Switching to a career average revalued earnings plan would solve funding problems for those employers finding it difficult to maintain final salary schemes, by allowing them to cap the open-ended liabilities
Companies struggling to maintain final salary schemes in the light of FRS17 accounting rules should switch to a career average revalued earnings (Care) basis on a modest accrual rate, according to Richard Stroud, chief executive of the Pensions Trust.
This, he argues, is a much better benefit than a money purchase scheme.
Employers following Stroud's advice should see two immediate benefits. First, their funding problems would be over because the more modest career average basis for the pension calculation allows employers to cap the open-ended liabilities of final salary schemes, where the senior employees pensions' can rocket in the pre-retirement decade as earnings peak.
At the same time, if the scheme switched from sixtieths to an eightieths accrual rate, this would make the funding for future pensions far less onerous.
The second benefit is in securing continued employee loyalty. Arguably, given the skills shortage, employers need to be able to offer attractive pension schemes that can deliver a definable benefit rather than a pension linked to stock market returns.
Employers that close a final salary scheme but base future pension rights on career average revalued earnings would not make employees feel so short-changed as they would, understandably, when switched from final salary to pure money purchase.
Like other industry commentators, Stroud is concerned that the general trend away from salary-linked pensions to money purchase could prove disastrous.
'The pensions panacea to shut down final salary schemes and dump people in money purchase arrangements sounds like a potential time bomb with a 20-year fuse,' he says. 'It begs the question of whether we are going backwards.'
Pensions terminology is confusing for members so advisers involved in setting up Care schemes should ensure the communications material is first class. Employees need to understand that final salary schemes are just one type of defined benefit arrangement and care is another.
What Care schemes do is link the value of the pension to the member's average earnings over the entire period of service. Final salary schemes, on the other hand, base the value of the pension on earnings either at retirement or in the last few years prior to this date.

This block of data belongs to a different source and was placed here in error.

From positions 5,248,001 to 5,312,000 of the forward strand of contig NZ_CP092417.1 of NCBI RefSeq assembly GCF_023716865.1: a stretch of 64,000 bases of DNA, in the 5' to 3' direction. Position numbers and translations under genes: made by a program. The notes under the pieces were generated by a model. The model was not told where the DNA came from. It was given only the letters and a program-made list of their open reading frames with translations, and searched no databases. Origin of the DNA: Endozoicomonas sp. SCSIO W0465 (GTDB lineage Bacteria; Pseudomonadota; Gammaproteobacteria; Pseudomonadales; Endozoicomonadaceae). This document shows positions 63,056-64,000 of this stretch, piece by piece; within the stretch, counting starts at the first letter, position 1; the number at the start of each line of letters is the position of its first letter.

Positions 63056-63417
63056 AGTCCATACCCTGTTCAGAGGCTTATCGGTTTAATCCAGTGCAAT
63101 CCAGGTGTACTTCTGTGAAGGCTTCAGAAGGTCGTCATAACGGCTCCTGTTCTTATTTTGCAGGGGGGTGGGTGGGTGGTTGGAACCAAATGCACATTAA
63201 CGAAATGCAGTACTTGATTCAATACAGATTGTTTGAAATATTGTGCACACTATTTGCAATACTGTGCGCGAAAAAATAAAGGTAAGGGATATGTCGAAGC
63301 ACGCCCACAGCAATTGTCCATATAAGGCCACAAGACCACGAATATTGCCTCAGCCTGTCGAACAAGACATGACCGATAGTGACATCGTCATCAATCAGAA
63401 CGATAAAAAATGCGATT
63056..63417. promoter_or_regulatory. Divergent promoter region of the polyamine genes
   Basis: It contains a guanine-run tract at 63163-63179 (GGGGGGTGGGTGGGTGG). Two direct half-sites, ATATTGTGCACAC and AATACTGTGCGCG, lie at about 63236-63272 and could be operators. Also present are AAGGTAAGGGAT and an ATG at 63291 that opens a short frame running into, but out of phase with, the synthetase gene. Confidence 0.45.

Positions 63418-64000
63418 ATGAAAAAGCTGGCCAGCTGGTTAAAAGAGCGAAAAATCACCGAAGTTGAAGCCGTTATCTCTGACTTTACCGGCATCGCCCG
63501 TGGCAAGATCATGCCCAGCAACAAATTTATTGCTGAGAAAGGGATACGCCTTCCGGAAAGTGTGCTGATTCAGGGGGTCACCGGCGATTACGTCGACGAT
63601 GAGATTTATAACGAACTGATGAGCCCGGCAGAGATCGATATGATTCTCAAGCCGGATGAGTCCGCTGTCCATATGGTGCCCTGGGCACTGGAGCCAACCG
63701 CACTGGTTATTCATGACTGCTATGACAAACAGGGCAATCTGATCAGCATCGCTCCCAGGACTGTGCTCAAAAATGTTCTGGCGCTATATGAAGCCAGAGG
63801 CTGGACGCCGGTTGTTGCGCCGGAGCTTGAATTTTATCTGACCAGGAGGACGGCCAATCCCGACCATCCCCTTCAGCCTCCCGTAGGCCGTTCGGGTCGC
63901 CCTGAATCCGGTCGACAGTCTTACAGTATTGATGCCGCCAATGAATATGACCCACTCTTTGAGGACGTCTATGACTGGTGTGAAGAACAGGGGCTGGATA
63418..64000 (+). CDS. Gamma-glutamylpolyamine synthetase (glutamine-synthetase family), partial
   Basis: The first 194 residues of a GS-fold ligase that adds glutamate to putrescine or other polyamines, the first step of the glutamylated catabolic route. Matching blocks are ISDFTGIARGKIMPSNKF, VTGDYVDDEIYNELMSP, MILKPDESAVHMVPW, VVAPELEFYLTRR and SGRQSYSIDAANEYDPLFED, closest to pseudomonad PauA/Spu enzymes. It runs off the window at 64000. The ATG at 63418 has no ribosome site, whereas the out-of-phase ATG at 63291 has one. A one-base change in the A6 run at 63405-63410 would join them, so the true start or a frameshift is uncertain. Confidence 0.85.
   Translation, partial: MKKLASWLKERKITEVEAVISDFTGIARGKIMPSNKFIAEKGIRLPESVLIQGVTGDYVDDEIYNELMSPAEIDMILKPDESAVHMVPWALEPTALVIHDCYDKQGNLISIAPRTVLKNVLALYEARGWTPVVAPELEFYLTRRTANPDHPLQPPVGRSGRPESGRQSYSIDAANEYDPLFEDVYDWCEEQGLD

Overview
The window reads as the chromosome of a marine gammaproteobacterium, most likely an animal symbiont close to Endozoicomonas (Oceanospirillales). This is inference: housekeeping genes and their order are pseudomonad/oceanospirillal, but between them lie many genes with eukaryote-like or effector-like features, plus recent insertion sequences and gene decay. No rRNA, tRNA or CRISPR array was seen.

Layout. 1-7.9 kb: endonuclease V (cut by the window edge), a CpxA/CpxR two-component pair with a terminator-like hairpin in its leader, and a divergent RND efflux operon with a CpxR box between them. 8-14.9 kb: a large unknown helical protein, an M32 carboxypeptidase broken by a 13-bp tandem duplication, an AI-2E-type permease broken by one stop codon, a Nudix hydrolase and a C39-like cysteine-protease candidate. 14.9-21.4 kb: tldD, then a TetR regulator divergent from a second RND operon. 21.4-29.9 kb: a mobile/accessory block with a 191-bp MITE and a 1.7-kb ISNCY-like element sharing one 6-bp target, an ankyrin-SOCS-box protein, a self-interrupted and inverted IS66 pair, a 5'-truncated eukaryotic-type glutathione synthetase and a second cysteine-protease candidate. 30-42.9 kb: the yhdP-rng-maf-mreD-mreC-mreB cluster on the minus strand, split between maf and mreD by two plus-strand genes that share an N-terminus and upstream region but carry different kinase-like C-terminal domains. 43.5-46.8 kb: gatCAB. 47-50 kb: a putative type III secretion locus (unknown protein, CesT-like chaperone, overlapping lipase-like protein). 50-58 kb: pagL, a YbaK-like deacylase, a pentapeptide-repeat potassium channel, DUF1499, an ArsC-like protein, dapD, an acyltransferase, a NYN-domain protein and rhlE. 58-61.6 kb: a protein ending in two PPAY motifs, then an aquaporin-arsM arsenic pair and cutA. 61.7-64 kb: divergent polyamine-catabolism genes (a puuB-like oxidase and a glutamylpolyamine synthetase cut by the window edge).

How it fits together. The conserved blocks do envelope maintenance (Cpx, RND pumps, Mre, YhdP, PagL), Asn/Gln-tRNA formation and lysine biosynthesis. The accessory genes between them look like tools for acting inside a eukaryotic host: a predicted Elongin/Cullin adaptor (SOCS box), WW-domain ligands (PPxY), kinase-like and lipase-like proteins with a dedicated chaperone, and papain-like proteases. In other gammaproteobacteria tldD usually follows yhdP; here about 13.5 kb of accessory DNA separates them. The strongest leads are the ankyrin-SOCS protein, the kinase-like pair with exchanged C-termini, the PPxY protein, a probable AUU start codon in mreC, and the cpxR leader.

In both cases, the proportion of salary, whether this is fixed at retirement or averaged over the employee's career, depends on the number of years of service.
A typical final salary accrual rate assumes that for each year of membership the member will earn a pension worth one-sixtieth of his or her salary at retirement.
Under Inland Revenue rules, the maximum pension is two-thirds of salary ' that is, forty-sixtieths (capped for many higher earners).
So, how does the Care pension build up? Under the Pensions Trust scheme, the member earns a pension of one-eightieth of gross earnings each year. This means that instead of, say, forty-sixtieths of final salary, the member will end up with forty eightieths, where each segment has a different value and is revalued by RPI up to age 65.
The same result is achieved by revaluing the salary each year in line with RPI, adding all the revalued salaries together and dividing by 80.
The Pensions Trust provides industrywide schemes for the voluntary, charity and not-for-profit sectors.
Historically this has proved a tough market to penetrate given the comparatively low wages and, in the charity sector at least, the uncertainty over funding from one year to the next.
This is the clearly the market the Government is hoping to reach with its stakeholder schemes but Stroud believes we can do better with Care.